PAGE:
Refresh your space with paint
Painting is one of the simplest and cheapest ways to change the look of your home without spending a lot of money. Even if you get the best paint available, a blotchy, drippy paint job can ruin an otherwise gorgeous room re-do. We asked Dave Tait, a DIYer who parlayed his skills into a career as a Toronto-area housepainter and handyman, for the insider tricks to getting a perfect paint job—every time.
Tait's tools of the trade- Painter’s tape (like Scotch masking tape, made from 30 per cent recycled materials)
- 2- or 4- millimetre plastic sheeting, old sheets, or drop cloths to cover floors and furniture
- Rollers (choose a roller appropriate to the paint finish)
- Paint tray
Tait says that choosing the right paintbrushes and rollers is essential for a smooth finish. Angled brushes and other specialty tools are designed to be goof-proof, so really invest in quality tools. “Dollar-store brushes are OK if you’re painting a chair and you don’t care what it looks like,” he says. “But a pro knows how much paint to put on a brush, whereas a DIYer might not. Specialty brushes make it easier.”
Keep it neat
Cover furniture with drop cloths or plastic to keep paint spatter off your upholstery, and lay down plastic sheeting or old sheets to protect the floors, using painter’s tape to secure them. If you are not painting the entire room, tape around the areas that aren’t going to be painted. “It’s even a good idea to cover windows with plastic, to keep them from getting splattered,” Tait recommends.
Remove all electrical plates, wall decorations and light fixtures from the room to be painted; if the walls have any cracks or holes, use a putty knife to fill with spackling compound. “Sand down any rough areas such as baseboards,” says Tait, as well as any glossy surfaces. Wash walls with a detergent solution (such as TSP or Natura's Safe Prep, available at Home Hardware, as an eco-option).
Priming is crucial when making drastic colour changes: “For instance, if the wall colour is purple and you want to make it a lighter colour, you definitely have to prime it with a light-coloured primer or else the purple will show through,” Tait says.
Tait’s favourite time-saver is to always tint primer to match the new colour. Even if you are painting a light colour over another light colour, a tinted primer will reduce the number of coats needed to achieve the final shade. In general, you only need one coat of primer; if you are trying to cover a dark colour or are applying a dark colour, then you’ll need an extra coat.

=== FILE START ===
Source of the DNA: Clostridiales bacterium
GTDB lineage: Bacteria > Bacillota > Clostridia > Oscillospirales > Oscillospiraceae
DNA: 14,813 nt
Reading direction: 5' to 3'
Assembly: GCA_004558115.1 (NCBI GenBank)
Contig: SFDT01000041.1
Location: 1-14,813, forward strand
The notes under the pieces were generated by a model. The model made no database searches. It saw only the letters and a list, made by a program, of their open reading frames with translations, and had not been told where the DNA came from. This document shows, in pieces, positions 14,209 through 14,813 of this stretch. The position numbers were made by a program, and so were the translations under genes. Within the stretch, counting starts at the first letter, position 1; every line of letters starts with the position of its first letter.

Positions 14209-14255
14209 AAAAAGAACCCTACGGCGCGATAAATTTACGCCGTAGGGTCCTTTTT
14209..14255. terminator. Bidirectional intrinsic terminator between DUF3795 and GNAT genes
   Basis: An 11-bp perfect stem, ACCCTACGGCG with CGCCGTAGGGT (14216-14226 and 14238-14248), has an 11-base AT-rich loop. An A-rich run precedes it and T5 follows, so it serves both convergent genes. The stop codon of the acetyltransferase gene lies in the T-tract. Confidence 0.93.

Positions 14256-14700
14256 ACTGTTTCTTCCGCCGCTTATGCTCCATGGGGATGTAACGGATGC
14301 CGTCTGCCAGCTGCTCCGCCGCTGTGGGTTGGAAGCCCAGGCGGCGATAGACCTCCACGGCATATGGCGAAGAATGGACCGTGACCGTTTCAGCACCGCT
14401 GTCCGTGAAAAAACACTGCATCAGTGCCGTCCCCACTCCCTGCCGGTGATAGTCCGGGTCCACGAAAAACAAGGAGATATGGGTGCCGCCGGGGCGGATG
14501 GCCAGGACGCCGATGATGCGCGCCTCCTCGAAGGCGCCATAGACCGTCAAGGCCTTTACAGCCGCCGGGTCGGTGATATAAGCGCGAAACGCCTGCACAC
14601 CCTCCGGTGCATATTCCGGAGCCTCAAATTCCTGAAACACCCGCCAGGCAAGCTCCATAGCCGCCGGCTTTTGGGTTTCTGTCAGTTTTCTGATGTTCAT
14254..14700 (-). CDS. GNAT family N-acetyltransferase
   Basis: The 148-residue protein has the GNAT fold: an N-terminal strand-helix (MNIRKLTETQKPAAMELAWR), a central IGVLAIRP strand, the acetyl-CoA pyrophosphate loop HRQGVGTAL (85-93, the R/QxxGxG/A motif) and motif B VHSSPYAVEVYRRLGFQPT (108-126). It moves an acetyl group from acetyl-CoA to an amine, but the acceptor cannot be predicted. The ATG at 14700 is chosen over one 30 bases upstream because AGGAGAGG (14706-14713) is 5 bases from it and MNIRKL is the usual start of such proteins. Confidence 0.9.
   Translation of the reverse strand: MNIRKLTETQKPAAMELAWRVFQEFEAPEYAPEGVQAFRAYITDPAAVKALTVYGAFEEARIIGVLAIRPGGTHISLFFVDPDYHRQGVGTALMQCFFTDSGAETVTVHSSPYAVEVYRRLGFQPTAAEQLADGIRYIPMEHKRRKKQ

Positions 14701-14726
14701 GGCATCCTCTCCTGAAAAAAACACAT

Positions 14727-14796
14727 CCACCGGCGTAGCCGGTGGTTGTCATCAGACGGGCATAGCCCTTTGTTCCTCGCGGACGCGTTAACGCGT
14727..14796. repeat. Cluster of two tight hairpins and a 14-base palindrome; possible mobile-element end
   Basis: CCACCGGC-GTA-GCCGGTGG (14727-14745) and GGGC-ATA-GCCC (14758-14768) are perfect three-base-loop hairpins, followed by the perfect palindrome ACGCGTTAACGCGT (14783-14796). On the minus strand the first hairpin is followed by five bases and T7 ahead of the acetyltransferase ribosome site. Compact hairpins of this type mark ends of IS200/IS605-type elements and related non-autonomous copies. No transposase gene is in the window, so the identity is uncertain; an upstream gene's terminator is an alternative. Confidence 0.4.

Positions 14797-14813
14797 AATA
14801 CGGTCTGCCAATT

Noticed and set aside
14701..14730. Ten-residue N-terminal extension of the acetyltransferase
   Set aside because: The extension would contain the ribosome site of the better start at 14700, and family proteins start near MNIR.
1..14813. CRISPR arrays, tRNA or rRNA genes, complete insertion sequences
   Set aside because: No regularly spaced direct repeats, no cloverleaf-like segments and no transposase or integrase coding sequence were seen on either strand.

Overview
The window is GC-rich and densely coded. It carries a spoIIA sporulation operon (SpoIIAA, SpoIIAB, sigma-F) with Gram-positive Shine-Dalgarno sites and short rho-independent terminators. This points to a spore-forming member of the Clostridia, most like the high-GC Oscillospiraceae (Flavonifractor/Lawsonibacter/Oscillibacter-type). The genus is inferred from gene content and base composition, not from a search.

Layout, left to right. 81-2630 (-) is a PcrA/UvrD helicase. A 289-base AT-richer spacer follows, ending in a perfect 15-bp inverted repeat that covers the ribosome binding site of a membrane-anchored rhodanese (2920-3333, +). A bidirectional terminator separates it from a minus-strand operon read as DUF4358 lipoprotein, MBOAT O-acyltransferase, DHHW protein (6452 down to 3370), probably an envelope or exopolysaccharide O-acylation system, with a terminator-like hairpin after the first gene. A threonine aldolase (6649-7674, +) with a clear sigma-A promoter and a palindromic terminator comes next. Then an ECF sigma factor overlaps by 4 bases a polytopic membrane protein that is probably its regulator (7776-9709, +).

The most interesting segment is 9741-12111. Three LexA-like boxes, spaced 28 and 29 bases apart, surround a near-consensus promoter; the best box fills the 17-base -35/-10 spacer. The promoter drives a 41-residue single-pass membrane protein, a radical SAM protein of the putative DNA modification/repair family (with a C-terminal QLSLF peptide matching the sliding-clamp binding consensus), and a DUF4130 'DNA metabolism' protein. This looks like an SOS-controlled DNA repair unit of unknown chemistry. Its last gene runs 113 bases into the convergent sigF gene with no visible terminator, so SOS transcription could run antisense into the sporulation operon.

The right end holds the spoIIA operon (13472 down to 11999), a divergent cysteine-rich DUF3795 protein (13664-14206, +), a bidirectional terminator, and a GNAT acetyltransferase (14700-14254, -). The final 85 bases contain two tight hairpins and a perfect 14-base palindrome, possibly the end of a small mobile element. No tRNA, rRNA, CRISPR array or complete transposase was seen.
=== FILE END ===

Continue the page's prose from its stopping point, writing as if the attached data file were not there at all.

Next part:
Now that you've primed, it's time to pick your paint. Once you've decided between oil and latex paint, there are other options to consider, namely finish. Depending on the effect you are looking for, you could pick anything from a matte to gloss finish. Just keep in mind that matte finishes, while good for hiding uneven walls, also show dings and scratches easily and may need to be touched up.Paint the ceiling and trim first, and once dry, carefully tape around the perimeter of the walls. “For people who haven’t painted much before, taping is important,” Tait says, as it keeps edges neat.
Using a brush, carefully paint around the edges of the wall, creating a border. With a roller, roll on paint in a large “w” pattern, overlapping with the painted border; continually rotate the “w” shape until the entire section of wall is a uniform colour. Tait recommends working from the top of the wall to the bottom, to get the most even colour, and, since the tint can vary slightly from can to can, painting the entire room before starting on the second coat.
Don’t be surprised if two coats of paint isn’t enough for a dark colour; on one job, Tait had to apply two layers of primer and then three coats of paint to get an even, deep finish for the raspberry-coloured walls.
When you’ve completed your final coat of paint, it’s time to remove the tape. “I wouldn’t wait more than two or three hours after you’ve put on your final coat,” Tait says. Let the paint dry completely, then remove the drop cloths, hang your pictures back up and admire your handiwork.
- If you have drips, make sure you are rolling the extra paint off on the ridges in the paint tray; if you’ve made the classic beginner’s mistake of overfilling your paint reservoir so that it covers some of the ridges, do the best you can, then lay out a piece of newspaper and use that to roll off the extra paint.
- If your paint looks washed out in places, you need to apply another coat. This is especially true with dark or high-pigment colours, like reds, which Tait says are some of the hardest colours to cover or apply.
- If you’ve left the paint to dry too long, removing the painter’s tape can remove some of the fresh paint with it, especially if a lot of paint got on the tape. If this happens, use a utility knife to gently score the paint along the edge of the tape and pull it away. Use a small paintbrush if touch-ups are needed.
When to call in the pros
One word: Safety. If it’s an awkward space that you don’t feel comfortable painting (i.e. dangling over three flights of stairs), call in the pros. They have the equipment to do it safely.
Lead image courtesy of West Elm.